A Call for Stories for HA’s Upcoming Series on Gothardism and ATI

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By Nicholas Ducote, HA Community Coordinator

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It is time for Homeschoolers Anonymous to talk about Bill Gothard.

It is time to speak up about Gothard, the Institute for Basic Life Principles (IBLP), and Gothard’s homeschooling cult, the Advanced Training Institute (ATI). 

IBLP was founded in 1961 and it grew consistently over the next two decades as hundreds of thousands were exposed to Gothardism.  At first, the seminar was called Basic Youth Conflicts and Gothard focused on the causes of, and solutions to, teenage rebellion.  He expanded with the Institute of Basic Life Principles (often called the Basic Seminar), which covered more general life advice and expanded on themes of forgiveness, the wrath of God, and other ways to apply fundamentalist interpretations of Scripture to your life. Gothard told stories about wooden “African masks” screaming when families to burned them (to release the demons). Bill Gothard built a vast multi-million dollar ministry with many facilities and programs across the United States, Asia, Australia, and Europe.

Some Terminology

IBLP is the parent organization, headquartered in Illinois on a vast campus.  IBLP has a plethora of different organizations within it. I will explain some of the terminology that you will see in this series.  IBLP refers to Bill Gothard’s seminar series — usually given in churches or in home for those who cannot access a conference.

Gothard founded a series of training centers, youth “retreats,” and international orphanages (in Russia, the Philippines, Romania, Ukraine – usually on property gifted to him by devoted followers, and thousands of young people in ATI spent months – sometimes years – volunteering or serving at these “ministries.”

ATI was Gothard’s homeschooling cult, founded in  1984, sold Wisdom Booklets as the primary curriculum.  Wisdom Booklets were a set of 54 booklets with sections on science, math, history, English, and course, ancient Greek.  ATI describes the Wisdom Booklets like this on their website:

In most educational systems today, the curriculum divides learning into academic subjects that are studied independently of one another. In some schools, the Bible is added as merely another subject to be studied. The ATI curriculum however, begins with Scripture and then combines valuable information with character training and life principles.

Each of the fifty-four Wisdom Booklets was based on a verse from Matthew chapters five through seven.  The Wisdom Booklets were divided into linguistics, history, science, law, and medicine sections, the subjects were not taught in any sort of order.  Rather, the subject or issue being covered was related back to the Bible verse. Jeri Lofland wrote a fantastic article about Gothard’s philosophy on education, available here.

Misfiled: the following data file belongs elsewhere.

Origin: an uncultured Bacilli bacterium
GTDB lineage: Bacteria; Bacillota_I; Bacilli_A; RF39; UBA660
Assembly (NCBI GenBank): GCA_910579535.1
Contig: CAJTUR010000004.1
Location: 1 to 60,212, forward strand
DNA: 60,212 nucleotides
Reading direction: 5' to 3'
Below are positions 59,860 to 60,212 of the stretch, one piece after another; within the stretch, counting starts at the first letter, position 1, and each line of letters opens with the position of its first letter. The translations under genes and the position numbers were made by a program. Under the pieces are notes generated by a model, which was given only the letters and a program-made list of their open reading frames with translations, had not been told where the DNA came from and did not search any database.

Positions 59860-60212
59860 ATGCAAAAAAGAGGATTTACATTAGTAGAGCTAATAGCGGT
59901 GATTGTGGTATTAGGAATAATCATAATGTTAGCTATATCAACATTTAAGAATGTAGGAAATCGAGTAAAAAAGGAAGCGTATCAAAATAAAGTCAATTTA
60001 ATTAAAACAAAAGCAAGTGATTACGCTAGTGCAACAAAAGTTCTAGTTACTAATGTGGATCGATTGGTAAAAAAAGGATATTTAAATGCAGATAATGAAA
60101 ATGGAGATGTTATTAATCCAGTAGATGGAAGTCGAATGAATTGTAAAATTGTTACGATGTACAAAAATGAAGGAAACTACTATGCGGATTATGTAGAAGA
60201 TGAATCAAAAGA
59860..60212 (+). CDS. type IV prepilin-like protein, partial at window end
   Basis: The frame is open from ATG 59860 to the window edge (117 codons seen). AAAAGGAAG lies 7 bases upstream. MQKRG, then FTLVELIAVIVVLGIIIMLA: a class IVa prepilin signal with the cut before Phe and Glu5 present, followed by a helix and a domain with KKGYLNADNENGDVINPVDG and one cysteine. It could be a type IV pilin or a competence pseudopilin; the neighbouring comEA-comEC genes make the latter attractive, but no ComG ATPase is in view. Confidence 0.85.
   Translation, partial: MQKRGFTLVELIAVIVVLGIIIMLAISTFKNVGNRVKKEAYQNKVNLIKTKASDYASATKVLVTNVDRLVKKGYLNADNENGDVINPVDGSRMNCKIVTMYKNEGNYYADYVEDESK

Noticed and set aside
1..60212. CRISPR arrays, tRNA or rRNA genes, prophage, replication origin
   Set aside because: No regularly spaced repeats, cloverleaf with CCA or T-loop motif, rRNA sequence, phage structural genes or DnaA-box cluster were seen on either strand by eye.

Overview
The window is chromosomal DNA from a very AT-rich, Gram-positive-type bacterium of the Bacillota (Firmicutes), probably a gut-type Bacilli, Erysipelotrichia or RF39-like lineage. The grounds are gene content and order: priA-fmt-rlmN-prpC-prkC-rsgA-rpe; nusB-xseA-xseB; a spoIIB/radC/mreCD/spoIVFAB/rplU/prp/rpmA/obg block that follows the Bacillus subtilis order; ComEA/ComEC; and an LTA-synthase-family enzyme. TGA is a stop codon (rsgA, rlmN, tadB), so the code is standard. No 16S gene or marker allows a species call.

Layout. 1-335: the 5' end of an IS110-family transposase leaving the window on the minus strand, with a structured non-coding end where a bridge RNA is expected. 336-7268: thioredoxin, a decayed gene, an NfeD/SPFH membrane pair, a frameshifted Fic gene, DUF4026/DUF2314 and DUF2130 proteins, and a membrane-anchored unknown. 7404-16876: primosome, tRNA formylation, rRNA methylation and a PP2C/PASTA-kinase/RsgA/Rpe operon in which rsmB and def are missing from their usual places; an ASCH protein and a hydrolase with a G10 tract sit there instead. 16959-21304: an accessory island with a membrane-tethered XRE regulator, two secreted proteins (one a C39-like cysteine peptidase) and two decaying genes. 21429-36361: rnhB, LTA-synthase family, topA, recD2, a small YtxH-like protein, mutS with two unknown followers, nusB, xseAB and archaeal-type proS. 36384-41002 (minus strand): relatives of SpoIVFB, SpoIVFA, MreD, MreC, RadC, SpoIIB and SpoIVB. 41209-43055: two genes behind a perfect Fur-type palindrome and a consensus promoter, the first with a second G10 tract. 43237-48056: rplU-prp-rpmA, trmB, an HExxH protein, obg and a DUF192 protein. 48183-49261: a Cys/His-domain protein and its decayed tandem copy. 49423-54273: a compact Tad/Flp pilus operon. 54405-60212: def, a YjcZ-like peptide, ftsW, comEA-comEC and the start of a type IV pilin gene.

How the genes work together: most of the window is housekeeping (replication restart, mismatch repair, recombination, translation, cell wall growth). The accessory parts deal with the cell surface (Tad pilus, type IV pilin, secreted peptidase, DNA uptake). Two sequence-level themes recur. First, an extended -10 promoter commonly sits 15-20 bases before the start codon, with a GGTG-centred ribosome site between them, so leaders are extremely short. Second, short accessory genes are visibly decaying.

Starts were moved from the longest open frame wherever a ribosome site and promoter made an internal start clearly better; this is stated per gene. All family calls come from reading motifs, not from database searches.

Jim Logan, one of Gothard’s closest friends and ideological allies, told stories (at all sorts of IBLP events and programs) of exorcisms and demonic possessions, which bolstered Gothard’s message about spiritual warfare.  If you want to see the sort of thing he teaches, watch this sermon about the “Manifestations of Demons.”

One of the most troubling IBLP affiliations is Joel’s Army, which uses a disturbingly militaristic tone (there are two good investigative features here and here).

But not all of Gothard’s non-profits organizations are strictly focused on promoting Gothard’s brand of fundamentalism.  In fact, he has made a concerted effort to gain influence in secular circles domestically and internationally (especially in Romania, Russia, and the Ukraine).

The Character First! program, which I helped lead in Baton Rouge, Louisiana, taught character qualities to public school children gathered in an auditorium.  The sessions were never overtly religious.

Through the Character City program Gothard succeeded in bringing his message to a wider audience – municipal employees.   For more information you can check out this training manual for “How to Build a Character City.”

Jeri Lofland published another great article on the political reach and influence of Bill Gothard available here.  Mike Huckabee is one of the most prominent politicians adhering to Gothardism.

The Umbrella of Authority

Central to Gothardism is the “Umbrella of Authority,” which explains how God reveals his will and why people can be exposed to evil.